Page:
What do you do when a road trip that’s only supposed to last 7 hours turns into a 10 hour trek?
The answer isn’t cry, or whine, or freak the eff out. The answer is to roll with the punches…because you have no other choice.
At least that’s the way I saw it when my journey from Virginia to Massachusetts dragged out from 9 A.M. to 7 P.M. a couple of Fridays ago.
As someone who loathes driving, I was dreading this trip. But I knew it was important for me to conquer a fear of long-distance driving, as well as bring my car back to Massachusetts for a cutting-it-close car inspection. Plus, driving is much cheaper than flying, and you can’t beat the convenience of loading up your car with as much crap as you need to pack.
So I made myself do it, and besides teaching myself that I can handle a longer road trip, I also learned three interesting things about my diabetes from the many hours I spent in my car:
1. My diabetes doesn’t like for me to stay idle for so long.
This trip was an excellent reminder of how much my body and my diabetes rely on me to get up and move throughout the day. Throughout the workweek, I tend to get up from my desk chair at least once every hour, if only to stretch my legs. But that frequency of movement must make a difference, because I only visited a rest stop once during the full 10 hour trip. It felt awesome to move around for a few minutes, but I was eager to get back on the road and didn’t walk much while I was at the rest stop. Now, I’m wondering if I should factor that into my next long drive, but the idea of taking too many rest stops and prolonging my travel time is not exactly favorable to me…unless it means that my diabetes is guaranteed to be better behaved.
2. My diabetes is better behaved when I eat regular meals.
I eat a lot throughout the day. Breakfast, lunch, dinner, and at least two snacks are part of my daily meal plan. I typically eat all three meals and two snacks around the same times each day, to boot, so my diabetes depends on that consistency. It’s no wonder that I was dealing with rebelliously high blood sugars for most of my drive home, because I was fueling myself with absolute garbage: chicken nuggets (and only chicken nuggets for lunch), Fritos for a snack, and a granola bar for ANOTHER snack. In hindsight, it would’ve been much easier for me to pack a healthy lunch and maybe an additional, in-case-of-emergency snack, because I could’ve had a low-carb option available to me whenever I was ready for it. Plus, chicken nuggets and Fritos are things that I rarely consume, so of course my blood sugar wasn’t loving them.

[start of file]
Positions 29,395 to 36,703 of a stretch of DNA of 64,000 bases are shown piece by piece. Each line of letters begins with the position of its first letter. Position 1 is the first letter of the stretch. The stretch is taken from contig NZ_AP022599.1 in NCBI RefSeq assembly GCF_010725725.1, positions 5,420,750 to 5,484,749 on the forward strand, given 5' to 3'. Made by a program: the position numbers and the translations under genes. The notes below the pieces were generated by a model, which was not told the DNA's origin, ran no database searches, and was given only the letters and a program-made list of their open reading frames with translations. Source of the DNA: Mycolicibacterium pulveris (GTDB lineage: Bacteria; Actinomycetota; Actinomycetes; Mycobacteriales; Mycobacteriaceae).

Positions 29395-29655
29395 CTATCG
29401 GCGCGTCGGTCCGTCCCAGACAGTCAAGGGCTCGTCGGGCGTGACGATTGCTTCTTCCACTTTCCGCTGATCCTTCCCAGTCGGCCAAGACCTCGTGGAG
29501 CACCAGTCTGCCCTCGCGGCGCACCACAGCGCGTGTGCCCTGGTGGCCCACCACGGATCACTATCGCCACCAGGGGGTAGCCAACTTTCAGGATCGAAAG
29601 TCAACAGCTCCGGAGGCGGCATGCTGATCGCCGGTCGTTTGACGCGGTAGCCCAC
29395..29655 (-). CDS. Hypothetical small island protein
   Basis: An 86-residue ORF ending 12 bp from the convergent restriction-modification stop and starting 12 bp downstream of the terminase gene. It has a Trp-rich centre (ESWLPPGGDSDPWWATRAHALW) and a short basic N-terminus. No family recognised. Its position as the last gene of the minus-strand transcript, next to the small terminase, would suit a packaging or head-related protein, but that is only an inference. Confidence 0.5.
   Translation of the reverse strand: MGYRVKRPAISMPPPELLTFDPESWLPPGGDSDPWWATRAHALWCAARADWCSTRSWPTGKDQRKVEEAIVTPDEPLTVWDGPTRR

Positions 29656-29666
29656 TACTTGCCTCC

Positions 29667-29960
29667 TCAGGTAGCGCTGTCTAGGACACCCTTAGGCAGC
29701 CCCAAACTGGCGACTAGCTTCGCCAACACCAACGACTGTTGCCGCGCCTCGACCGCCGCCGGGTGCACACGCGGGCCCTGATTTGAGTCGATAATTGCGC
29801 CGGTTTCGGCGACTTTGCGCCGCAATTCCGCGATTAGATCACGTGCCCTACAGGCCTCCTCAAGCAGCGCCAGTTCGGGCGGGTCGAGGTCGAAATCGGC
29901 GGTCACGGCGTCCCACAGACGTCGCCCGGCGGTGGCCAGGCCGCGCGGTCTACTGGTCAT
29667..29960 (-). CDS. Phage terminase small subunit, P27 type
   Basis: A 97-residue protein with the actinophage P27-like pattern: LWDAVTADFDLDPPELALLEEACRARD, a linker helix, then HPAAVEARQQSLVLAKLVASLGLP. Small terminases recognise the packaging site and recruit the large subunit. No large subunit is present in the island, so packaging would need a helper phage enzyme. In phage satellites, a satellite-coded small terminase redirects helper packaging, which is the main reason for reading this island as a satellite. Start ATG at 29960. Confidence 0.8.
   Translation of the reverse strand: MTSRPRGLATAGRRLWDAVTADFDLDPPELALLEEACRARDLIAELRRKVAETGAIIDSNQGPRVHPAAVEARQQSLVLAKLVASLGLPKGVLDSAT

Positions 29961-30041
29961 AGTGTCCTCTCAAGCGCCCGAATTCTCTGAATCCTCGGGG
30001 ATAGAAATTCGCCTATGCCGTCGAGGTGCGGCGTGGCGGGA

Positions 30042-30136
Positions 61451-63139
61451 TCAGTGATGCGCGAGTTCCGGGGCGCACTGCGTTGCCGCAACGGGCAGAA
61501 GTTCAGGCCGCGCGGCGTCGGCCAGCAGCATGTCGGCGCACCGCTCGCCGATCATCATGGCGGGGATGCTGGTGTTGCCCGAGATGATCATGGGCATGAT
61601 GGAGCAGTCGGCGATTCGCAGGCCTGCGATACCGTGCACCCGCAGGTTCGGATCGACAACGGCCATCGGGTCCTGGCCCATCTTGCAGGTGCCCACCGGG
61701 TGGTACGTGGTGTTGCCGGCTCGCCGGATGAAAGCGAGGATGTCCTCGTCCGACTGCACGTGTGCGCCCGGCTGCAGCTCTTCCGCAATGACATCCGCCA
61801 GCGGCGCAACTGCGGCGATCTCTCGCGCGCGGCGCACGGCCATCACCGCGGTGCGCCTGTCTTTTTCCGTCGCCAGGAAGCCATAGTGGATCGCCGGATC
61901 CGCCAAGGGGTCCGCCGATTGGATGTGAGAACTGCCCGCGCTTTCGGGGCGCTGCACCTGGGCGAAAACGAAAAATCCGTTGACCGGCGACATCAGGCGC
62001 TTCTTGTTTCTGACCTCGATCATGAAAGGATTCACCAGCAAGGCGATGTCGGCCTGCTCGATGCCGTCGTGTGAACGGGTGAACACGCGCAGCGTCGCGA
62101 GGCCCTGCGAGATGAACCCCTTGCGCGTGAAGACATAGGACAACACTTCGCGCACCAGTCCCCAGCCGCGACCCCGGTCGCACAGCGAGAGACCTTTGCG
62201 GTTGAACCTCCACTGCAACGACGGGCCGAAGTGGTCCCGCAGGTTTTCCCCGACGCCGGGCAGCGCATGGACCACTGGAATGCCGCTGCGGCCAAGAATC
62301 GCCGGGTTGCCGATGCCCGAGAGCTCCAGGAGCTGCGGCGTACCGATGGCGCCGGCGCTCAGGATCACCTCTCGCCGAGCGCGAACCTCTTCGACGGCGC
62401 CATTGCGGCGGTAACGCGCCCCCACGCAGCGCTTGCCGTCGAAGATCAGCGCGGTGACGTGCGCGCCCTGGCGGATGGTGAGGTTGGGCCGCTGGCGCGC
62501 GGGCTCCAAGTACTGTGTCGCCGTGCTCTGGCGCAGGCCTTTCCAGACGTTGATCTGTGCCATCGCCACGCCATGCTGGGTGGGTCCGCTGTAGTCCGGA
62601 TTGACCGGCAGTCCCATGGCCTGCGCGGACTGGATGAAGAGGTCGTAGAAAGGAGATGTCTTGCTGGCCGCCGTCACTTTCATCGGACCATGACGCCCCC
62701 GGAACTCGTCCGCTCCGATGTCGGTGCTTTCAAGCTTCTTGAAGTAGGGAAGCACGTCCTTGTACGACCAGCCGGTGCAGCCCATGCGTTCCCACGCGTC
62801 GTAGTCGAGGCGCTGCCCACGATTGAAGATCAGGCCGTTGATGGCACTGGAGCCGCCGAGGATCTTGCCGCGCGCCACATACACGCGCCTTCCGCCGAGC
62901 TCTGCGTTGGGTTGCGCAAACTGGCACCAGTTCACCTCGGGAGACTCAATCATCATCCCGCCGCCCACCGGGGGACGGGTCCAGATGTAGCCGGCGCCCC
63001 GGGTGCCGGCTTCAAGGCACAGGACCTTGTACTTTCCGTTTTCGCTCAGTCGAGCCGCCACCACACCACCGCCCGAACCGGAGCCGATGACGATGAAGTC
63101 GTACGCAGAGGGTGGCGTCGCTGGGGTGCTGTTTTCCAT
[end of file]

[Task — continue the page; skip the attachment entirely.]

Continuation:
3. My diabetes HATES stress.
And my goodness, was I stressed. I hate driving, period, so I doubly hate it when it’s a long distance. And my stress was exacerbated by the fact that I had to transport 60 cupcakes, on ice, back to Massachusetts with me for a bridal shower that I was planning for my cousin. That’s quite a bit to contend with, so it makes sense that my blood sugar shot up within minutes of me hitting the road. Even though I ran temp basals and bolused somewhat aggressively, it didn’t make much of a difference in my levels. And I suppose that I was hesitant to give myself too much insulin while I was behind the wheel, because going low seemed more dangerous and difficult to contend with than going high. Truthfully, though, there’s nothing fun about high or low blood sugar. It doesn’t matter if I’m driving, sleeping, exercising, whatever – anything other than “in-range” is just a pest to me.
So now that I’m aware of these three things, what am I going to do about it? For starters, I’m definitely going to get better about planning my meals for long car trips. I’m also going to try to take it easy a little bit…I put so much pressure on myself (I’m very good at working myself up into hysterics, really). So I might try some mindfulness exercises (e.g., meditating) before the next long drive…because anything I can do to take back control of my diabetes before going on my next one will be worth it.